For the past year or so, the Malaysian administrative center of Putrajaya has quietly been making history. Its roads had been hosting the world’s first demonstration of full-sized (12-metre-long) double-decker electric-powered buses, which is plying its main routes using secondary batteries with long service life and super rapid charging ability.
The two double-decker EV buses were introduced in June 2016 as a second phase of a collaboration between Putrajaya and Japan’s New Energy and Industrial Technology Development Organization (NEDO). The collaboration is designed as a showcase of a smart community concept using EV buses, which NEDO is sponsoring.
NEDO and the Malaysian government inked a Memorandum of Understanding (MoU) in June 2015 to showcase the operation of a fleet of 10 full-sized EV buses on Putrajaya roads for two years beginning 2015.
According to its website, NEDO aims to use the project to upgrade Putrajaya’s urban transportation system into an intelligent system. The buses are operated by Pengangkutan Awam Putrajaya Travel & Tours Sdn Bhd (also known as Nadi Putra), a local network operator and involves four Japanese companies: Toshiba Corporation, PUES Corporation, HASETEC Corporation, and Oriental Consultants Global Co., Ltd
It is not NEDO’s only initiative in the program. It is also working with the Philippines in a similar demonstration project for electric tricycles and an EV ecosystem since October 2016, an initiative which the Japanese government recently followed up on by sponsoring 81 green vehicles for the Philippine government’s use.
Why This Matters
Double-decker EV buses, which are obviously more efficient given the extra passenger capacity per driver and road space, had been considered difficult to design due to weight issues. NEDO had successfully designed them to perform at par with equivalent diesel vehicles.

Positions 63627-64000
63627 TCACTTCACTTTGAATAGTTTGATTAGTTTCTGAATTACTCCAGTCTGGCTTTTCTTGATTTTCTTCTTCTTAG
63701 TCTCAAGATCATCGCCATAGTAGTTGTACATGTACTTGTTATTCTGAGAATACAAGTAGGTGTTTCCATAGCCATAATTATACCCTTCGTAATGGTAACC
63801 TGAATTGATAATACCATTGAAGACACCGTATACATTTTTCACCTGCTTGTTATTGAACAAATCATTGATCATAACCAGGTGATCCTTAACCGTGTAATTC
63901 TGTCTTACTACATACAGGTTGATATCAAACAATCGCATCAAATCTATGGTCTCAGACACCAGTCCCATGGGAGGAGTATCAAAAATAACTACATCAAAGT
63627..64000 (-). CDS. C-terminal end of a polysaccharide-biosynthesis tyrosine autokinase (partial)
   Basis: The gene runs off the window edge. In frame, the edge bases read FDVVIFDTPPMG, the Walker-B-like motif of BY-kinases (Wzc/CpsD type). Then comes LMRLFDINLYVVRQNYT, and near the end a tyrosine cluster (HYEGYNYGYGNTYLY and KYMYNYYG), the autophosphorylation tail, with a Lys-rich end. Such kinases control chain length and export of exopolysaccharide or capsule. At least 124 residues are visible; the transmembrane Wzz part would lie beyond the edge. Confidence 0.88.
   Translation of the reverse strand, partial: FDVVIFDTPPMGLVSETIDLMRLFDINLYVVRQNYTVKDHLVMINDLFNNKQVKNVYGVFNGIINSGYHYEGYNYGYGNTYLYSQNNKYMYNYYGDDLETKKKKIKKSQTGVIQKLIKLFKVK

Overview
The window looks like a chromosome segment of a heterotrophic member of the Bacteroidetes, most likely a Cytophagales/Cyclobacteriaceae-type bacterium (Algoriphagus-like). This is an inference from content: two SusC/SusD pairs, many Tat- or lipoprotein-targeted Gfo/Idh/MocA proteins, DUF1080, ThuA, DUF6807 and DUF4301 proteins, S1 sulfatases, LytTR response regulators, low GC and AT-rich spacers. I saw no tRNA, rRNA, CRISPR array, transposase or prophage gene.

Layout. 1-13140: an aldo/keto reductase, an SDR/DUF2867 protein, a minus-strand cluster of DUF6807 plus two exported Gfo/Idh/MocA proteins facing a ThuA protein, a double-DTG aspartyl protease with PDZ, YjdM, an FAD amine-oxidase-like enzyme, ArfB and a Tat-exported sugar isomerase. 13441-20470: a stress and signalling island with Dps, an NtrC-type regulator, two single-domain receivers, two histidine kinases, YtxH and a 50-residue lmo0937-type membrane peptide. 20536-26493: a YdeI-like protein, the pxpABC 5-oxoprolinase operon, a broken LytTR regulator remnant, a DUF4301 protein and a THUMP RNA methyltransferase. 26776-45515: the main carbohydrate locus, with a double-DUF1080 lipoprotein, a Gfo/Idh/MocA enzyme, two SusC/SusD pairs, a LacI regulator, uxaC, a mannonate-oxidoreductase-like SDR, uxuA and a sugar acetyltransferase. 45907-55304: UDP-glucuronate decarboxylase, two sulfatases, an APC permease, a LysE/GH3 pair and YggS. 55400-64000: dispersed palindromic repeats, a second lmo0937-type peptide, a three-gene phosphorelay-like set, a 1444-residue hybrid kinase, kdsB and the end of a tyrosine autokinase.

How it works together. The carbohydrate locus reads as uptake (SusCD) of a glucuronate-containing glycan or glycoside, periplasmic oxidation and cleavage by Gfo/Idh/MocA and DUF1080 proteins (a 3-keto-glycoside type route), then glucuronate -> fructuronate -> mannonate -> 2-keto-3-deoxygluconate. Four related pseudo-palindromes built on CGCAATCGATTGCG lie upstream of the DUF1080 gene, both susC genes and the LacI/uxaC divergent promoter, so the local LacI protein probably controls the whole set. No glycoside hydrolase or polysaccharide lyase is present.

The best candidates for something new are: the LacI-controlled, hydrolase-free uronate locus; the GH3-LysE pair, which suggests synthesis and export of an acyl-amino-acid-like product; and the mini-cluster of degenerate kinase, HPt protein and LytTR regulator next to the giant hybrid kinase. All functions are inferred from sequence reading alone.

This is a space to watch. If successful, NEDO’s unprecedented double-decker EV buses may someday be a common sight on Malaysian roads, according to Federal Territories Minister Datuk Seri Tengku Adnan Tengku Mansor in November 2015.
“Nadi Putra buses currently uses fuel. We want to see the effectiveness if they run on electric. If it is competitive and we receive positive feedback, we will change the existing buses to electric buses,” said Tengku Adnan.
The Bigger Picture
The potential adoption of NEDO EV buses would fit into the Malaysian government’s larger plan of promoting land public transportation in urban areas. Recall that it aims to extend easy access (around 400 metres distance) to a reliable land public transport (LPT) service to 80% of urban dwellers by year 2030.
While the lynchpin of this national agenda is developing new transport-oriented developments (residential complexes designed to be in close proximity to LPTs), authorities has shown that realigning existing bus routes to cover more residential areas is an obvious low-hanging fruit to pick.
A combination of route reconfiguration as well as replacing existing fossil fuel buses with electric alternatives would kill two birds with one stone, as Malaysia had also pledged a 45% reduction in CO2 emissions by 2030 following the Paris climate deal.
Malaysia’s transportation sector accounts for 35% of total energy consumed nationwide and releases approximately 50 million tonnes of CO2, second only to power generation. It has already signalled the long-term desire to replace fossil fuel public transportation vehicles with electric versions with the upcoming EV taxi fleet in Langkawi by year-end, which Motion Digest reported earlier this month.